Shan Lin Xi Long Feng Xia Oolong (杉林溪龍鳳峽烏龍茶) is a truly exceptional oolong from Nantou County of Taiwan. It is grown around Shan Lin Xi mountainous area of the county. Shan Lin Xi literally translates as Pine Forest Stream but the most commonly accepted translation is Sun Link Sea when referring to this particular location. Situated high up in the mountains, at an altitude of over 1,800m, this area is renowned for producing some of the best oolongs in the world. This tea was picked in early May 2019.
The name Long Feng Xia translates roughly as Dragon Phoenix Gorge and refers to the best and highest location of the Shan Lin Xi growing area. The tea is made from Qing Xin Green Heart (青心) cultivar that is a very popular choice for High Mountain Oolongs of Taiwan. It is hand picked and processed by the Chen family, who have been growing tea in the mountains of Taiwan for two generations.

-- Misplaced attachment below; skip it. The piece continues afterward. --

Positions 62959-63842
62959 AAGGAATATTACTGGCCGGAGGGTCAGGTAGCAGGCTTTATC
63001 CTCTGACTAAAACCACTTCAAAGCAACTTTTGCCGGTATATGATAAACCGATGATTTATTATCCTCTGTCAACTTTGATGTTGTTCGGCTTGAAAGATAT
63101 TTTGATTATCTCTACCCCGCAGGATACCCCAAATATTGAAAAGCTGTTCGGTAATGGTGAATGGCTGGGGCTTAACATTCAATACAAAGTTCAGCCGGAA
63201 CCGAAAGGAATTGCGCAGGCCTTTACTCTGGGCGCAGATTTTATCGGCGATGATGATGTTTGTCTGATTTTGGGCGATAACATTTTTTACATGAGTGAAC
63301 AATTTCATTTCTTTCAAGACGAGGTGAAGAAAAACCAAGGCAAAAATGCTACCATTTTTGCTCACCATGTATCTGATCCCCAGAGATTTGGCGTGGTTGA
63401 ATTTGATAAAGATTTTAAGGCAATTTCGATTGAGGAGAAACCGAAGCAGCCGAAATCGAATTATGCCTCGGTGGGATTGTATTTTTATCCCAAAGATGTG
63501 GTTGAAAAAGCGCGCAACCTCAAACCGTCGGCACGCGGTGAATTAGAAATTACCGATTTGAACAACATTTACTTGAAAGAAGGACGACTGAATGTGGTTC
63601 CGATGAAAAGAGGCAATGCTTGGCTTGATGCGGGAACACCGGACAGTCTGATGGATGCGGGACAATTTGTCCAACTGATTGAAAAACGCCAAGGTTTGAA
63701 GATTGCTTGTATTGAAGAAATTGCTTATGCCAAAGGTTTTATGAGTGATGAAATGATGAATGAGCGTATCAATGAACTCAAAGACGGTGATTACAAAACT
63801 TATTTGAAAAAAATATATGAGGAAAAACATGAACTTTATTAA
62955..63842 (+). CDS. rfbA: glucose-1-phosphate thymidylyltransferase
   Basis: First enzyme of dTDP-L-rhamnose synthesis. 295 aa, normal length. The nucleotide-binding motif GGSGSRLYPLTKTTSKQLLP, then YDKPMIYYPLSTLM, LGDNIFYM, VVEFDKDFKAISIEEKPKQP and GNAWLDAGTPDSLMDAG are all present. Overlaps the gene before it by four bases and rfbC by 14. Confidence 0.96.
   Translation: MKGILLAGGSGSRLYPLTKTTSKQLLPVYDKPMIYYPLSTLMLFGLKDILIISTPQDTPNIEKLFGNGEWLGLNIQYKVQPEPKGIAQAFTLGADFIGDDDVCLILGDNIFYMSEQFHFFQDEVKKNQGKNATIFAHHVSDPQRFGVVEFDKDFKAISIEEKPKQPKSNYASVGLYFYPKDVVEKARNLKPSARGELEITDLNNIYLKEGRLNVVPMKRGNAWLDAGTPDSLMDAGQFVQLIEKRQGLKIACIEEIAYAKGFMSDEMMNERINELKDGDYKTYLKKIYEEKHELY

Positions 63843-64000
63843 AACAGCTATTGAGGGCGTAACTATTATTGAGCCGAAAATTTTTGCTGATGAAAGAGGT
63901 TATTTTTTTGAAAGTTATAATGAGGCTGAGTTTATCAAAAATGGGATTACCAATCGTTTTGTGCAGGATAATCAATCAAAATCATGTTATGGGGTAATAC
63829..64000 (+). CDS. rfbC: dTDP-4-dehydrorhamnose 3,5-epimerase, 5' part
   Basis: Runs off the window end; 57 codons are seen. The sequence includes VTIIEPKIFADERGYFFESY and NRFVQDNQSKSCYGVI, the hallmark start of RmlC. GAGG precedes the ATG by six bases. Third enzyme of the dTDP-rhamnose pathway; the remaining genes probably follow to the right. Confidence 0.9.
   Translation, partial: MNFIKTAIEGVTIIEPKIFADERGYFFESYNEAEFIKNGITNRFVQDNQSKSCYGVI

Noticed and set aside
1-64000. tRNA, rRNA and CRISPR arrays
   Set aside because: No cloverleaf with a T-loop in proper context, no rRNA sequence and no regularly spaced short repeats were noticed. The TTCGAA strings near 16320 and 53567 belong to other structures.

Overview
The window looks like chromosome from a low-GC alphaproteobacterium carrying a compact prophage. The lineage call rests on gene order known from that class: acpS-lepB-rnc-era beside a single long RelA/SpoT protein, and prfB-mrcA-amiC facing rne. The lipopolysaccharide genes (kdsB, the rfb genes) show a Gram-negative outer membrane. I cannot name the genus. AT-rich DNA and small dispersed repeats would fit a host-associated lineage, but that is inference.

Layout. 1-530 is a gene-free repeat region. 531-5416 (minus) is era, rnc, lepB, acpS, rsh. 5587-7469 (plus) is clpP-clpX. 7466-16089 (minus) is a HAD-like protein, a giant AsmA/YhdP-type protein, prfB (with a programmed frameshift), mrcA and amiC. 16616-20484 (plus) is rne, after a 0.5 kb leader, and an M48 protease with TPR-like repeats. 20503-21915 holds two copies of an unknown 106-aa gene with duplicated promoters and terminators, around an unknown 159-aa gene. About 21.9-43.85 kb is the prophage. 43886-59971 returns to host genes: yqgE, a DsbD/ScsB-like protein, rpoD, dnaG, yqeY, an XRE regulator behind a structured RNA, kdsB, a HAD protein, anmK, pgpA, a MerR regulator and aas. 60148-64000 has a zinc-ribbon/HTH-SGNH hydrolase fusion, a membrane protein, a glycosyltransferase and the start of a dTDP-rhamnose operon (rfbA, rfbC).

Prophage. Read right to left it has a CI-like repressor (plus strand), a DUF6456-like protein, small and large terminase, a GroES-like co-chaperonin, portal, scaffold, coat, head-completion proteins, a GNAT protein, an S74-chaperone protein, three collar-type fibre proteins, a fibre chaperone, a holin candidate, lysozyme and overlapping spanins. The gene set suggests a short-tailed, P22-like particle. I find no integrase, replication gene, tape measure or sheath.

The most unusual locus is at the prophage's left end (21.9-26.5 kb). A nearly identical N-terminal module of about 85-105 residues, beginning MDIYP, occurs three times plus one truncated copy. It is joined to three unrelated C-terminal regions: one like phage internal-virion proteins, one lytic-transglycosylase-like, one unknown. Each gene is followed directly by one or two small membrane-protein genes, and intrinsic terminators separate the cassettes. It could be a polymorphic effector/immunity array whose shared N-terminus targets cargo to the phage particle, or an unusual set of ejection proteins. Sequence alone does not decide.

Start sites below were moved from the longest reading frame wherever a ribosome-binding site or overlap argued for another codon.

This Shan Lin Xi Long Feng Xia Oolong is definitely an addictive and captivating tea. It is very lightly processed, with a zero baking level and low (about 20%) oxidation. The tightly rolled green leaves have a lovely fresh floral and green smell that is a great sign of things to come!
When brewed, the lovely large leaves start unfurling, releasing an aroma of wild flowers. The liquor is a pale green colour and very bright. It is easy to tell that it is a High Mountain Oolong, the taste is extremely clean, fresh and crisp. The flavours predominantly are of wild exotic flowers, with hints of greener flowers such as dandelions on the top notes. As expected, this Shan Lin Xi Long Feng Xia Oolong is not in the slightest astringent, with a delicate aftertaste and a citrus and slightly tangy edge. There is a lingering and very pleasing aftertaste that makes you want to have more of this beautiful tea.
We suggest brewing Shan Lin Xi Long Feng Xia Oolong at 90°C for 3-5 minutes according to your taste. It can be brewed 5 or more times depending on your taste preferences. To get the most out this tea, consider using a gaiwan or a traditional clay pot to benefit from the complexity of flavours from repeated multiple infusions.